A couple weeks ago, the N.Y. Times published an addictive precinct-level map of results from the 2016 presidential election.
Statewide, California voters resoundingly favored Hillary Clinton, giving her 61.5 percent of the vote to Donald Trump’s 31.5 percent. But viewed in granular detail, the Times map powerfully demonstrated how many of us really do live in electoral bubbles.
“In California, you have either solidly red, or solidly blue territory,” said Thad Kousser, a political scientist at U.C. San Diego. “And that’s something that’s increased over time.”
Here is a look at a few snapshots from the map:
Trump was crushed in the Los Angeles and San Francisco regions, together home to roughly 60 percent of California’s population.
The Times map showed Los Angeles proper, a place with more people than nearly half of all U.S. states, slathered almost entirely in blue, then fading to pink and peach only at the fringes in places like Simi Valley, Santa Clarita, and Yorba Linda.
Still, some lonely splotches of pink appear in the heart of both Democratic metropolises. One is situated improbably just west of Palo Alto, in the middle of liberal Silicon Valley. Zoom in and you realize why: It’s populated by little more than a few horse farms. Trump won the precinct by 15 votes to five.
Two other Trump islands can be spied less than 10 miles from downtown Los Angeles. They encompass ultra exclusive neighborhoods in Beverly Hills, home to both celebrities and titans of capitalism like the hedge funder and Republican donor Mitch Julis.
Vast swaths of California’s agricultural heartland are shaded in red.
Indeed, many Central Valley counties landed in the Trump column on Election Day. But others didn’t. That's thanks in part to the cities along Route 99 — including Stockton, Modesto, and Fresno — which appear as islands of blue in a sea of red.
Among the most mixed of the agricultural cities appears to be Bakersfield, the seat of Kern County, which gave Trump 53 percent of its vote compared to 40 percent for Clinton.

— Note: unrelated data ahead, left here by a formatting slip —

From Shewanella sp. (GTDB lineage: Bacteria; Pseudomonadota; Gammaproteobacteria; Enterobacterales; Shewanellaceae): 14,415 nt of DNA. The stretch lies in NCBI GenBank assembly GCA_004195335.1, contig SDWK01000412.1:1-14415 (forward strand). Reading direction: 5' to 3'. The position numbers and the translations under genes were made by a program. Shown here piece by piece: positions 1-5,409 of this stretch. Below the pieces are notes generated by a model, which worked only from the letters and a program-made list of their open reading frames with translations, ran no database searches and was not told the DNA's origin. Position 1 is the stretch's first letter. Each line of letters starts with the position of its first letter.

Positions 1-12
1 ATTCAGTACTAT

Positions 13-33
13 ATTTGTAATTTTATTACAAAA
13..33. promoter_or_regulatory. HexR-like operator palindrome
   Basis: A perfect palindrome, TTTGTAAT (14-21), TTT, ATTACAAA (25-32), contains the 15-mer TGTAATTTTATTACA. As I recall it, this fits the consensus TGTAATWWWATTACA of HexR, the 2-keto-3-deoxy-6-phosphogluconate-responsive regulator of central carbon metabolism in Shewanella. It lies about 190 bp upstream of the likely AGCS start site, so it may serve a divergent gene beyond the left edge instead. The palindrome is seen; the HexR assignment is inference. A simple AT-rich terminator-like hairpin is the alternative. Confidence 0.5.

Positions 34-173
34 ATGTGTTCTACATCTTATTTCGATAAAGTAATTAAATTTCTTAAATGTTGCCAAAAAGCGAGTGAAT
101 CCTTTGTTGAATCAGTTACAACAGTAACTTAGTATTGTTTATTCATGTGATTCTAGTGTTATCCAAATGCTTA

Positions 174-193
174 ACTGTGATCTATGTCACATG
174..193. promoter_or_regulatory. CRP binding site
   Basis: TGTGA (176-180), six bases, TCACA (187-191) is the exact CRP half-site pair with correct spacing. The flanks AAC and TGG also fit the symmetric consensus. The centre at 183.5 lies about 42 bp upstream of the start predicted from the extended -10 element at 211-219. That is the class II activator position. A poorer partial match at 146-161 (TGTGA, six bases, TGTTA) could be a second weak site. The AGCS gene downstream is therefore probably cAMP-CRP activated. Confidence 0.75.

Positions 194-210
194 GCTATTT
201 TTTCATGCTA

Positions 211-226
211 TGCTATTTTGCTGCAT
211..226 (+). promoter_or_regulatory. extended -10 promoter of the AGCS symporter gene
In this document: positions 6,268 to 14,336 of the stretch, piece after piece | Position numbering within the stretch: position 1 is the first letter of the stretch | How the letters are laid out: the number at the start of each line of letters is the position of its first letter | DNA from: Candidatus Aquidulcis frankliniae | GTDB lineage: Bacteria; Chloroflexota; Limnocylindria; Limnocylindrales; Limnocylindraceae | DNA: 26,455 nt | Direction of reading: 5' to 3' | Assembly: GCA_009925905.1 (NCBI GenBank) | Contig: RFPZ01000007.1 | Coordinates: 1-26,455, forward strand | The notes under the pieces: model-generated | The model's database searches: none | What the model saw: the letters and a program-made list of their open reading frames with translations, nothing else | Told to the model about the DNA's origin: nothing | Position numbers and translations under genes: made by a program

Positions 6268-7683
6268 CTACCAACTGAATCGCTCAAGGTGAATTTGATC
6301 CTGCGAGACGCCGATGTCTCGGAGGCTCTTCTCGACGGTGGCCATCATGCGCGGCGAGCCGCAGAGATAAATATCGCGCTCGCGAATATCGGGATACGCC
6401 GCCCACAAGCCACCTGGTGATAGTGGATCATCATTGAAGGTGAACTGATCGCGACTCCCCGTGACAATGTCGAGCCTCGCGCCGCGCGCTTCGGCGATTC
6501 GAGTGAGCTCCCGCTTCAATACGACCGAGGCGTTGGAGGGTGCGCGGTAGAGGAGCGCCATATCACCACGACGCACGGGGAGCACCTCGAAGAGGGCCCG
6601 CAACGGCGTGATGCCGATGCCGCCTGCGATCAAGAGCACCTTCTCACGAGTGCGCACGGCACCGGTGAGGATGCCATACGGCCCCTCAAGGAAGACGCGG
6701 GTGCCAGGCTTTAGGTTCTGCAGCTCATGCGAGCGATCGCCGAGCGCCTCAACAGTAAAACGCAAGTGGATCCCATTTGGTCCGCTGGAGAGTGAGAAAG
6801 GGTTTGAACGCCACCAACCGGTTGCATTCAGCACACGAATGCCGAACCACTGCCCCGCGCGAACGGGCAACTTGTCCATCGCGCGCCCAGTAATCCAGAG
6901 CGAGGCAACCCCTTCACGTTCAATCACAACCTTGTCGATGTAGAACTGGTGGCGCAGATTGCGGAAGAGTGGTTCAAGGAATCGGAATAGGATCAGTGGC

Robert Price, a columnist at the Bakersfield Californian, said the city of 350,000 people is California’s most conservative metropolis. “That's my conclusion, anyway, now that Orange County has started electing Democrats,” he said in an email.
Price said that while Bakersfield has no small number of liberals — especially in the lower-income southeast sections — the city’s geographic isolation has played a part in cementing a unique brand of conservative politics. “We're kind of stewing in our own juices,” he said.
Along California’s coast, every county went to Clinton aside from one: the northernmost, Del Norte.
At the precinct level, however, the picture is more varied. Starting from around Petrolia in Humboldt County, the blue coast proceeds south largely uninterrupted before colliding with swaths of red in San Luis Obispo County, an area with strong ranching and farming traditions.
Moving farther south, reds and blues form a patchwork outside of the solidly blue cities of Santa Barbara, Los Angeles, and San Diego.
Kousser, the political scientist, said Southern California used to be much more politically mixed. He cited the defense cuts of the early 1990s that resulted in a scattering of Republican voters, along with an influx of immigrants who tended to side with the Democrats.
As the Republican Party has drifted further right under Trump, Kousser said, the trend toward more politically monolithic territories has gathered pace. An example is how Orange County, once solidly red, has increasingly matched the blue of its surroundings.
“It remained red because there were still Arnold Schwarzeneggers to vote for, Pete Wilsons to vote for, George W. Bushes to vote for,” Kousser said. “So the biggest shifts have come with Donald Trump really not appealing to moderate suburban voters.”